For about five minutes, including injury time, we had an exciting match. The rest was Uruguay chasing Spain and their slightly boring yet oh so effective passing game, giving them an early 2-0 lead through Pedro and Roberto Soldado, while Luis Suarez’ free kick came way too late to somehow change the result of the match.
The best team won, although it draw some jeers and boos from the Brazilian and Uruguayan fans, each for his own reason. The Xavi – Iniesta – Fabregas ball movement was simply impossible for Uruguay to stop, but any time you don’t press high against a team like Spain, you’re asking for trouble.
The first goal was slightly a lucky event, as it bounced off Diego Lugano, but Uruguay hardly touched the ball in the first half and especially during the first 20 minutes, meaning they deserved to concede for playing in exactly the way you’re not supposed to against Spain.
The second, coming only 11 minutes later, was a bit more deserving of some praise, beginning with the excellent pressure from Pedro after Spain turned the ball over, winning it back, giving it to Cesc Fabregas.
Fabregas had both Pedro and Soldado to feed the ball with, but kept on pushing towards the box, while the Uruguayan defense simply let him take his time and find the perfect time and spot ti put Soldado in a position in which he couldn’t miss from, making it 2-0, and the match looked over, headed towards an hour of garbage time.
It wasn’t far from that, but the entry of Diego Forlan and other substitutions at Spain loosened up the rigid tactics slightly, allowing Uruguay to start attacking with more men, realizing that it’s now or never. Among all the dives and injury feigns, Luis Suarez got a chance that came from an actual foul from a spot he has scored off a few times for Liverpool this season.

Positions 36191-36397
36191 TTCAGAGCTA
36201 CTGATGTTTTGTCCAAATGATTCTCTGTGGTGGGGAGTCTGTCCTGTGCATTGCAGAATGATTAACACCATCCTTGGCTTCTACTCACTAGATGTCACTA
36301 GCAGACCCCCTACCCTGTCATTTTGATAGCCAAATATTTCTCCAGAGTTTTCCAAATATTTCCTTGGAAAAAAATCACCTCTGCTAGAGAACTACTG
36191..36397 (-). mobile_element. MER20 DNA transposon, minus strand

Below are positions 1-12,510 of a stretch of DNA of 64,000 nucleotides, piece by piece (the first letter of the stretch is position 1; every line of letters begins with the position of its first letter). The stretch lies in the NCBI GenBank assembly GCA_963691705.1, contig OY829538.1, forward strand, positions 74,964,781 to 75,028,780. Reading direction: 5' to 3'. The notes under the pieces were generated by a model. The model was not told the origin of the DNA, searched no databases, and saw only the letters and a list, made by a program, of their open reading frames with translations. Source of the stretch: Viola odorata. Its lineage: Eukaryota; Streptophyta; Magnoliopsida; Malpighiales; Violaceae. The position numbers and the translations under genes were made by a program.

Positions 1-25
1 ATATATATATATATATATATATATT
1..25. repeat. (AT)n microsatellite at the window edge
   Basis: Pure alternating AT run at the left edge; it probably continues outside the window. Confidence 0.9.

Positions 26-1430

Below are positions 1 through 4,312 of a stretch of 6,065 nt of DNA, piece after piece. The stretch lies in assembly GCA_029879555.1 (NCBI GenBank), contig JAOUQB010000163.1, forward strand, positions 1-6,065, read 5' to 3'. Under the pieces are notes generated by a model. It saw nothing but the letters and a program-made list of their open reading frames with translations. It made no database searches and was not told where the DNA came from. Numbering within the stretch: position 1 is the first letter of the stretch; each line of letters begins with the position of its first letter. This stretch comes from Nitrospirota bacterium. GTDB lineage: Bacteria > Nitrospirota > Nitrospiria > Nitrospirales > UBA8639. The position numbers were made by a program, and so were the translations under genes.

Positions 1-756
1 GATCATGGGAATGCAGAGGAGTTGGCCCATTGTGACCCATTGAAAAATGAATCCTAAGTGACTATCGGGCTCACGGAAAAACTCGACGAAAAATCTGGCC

Maybe it was a perfect kick, but maybe it was Iker Casillas being a little bit rusty. Bottom line? Uruguay had their goal, which led to a few more minutes of counter attacks from side to side, but it didn’t change the end result: Spain win another competitive match while getting on everyone’s nerves, their first step towards winning yet another title.
They might not be as exciting as they were four or five years ago, before people got a little bit tired of the possession-based style that seems to take the edge out of matches while keeping Spain on an incredible run of titles and wins, but it doesn’t seem the Spanish side, maybe the greatest in the history of the game when you take a look at what they’ve achieved since 2008, is going to change anytime soon.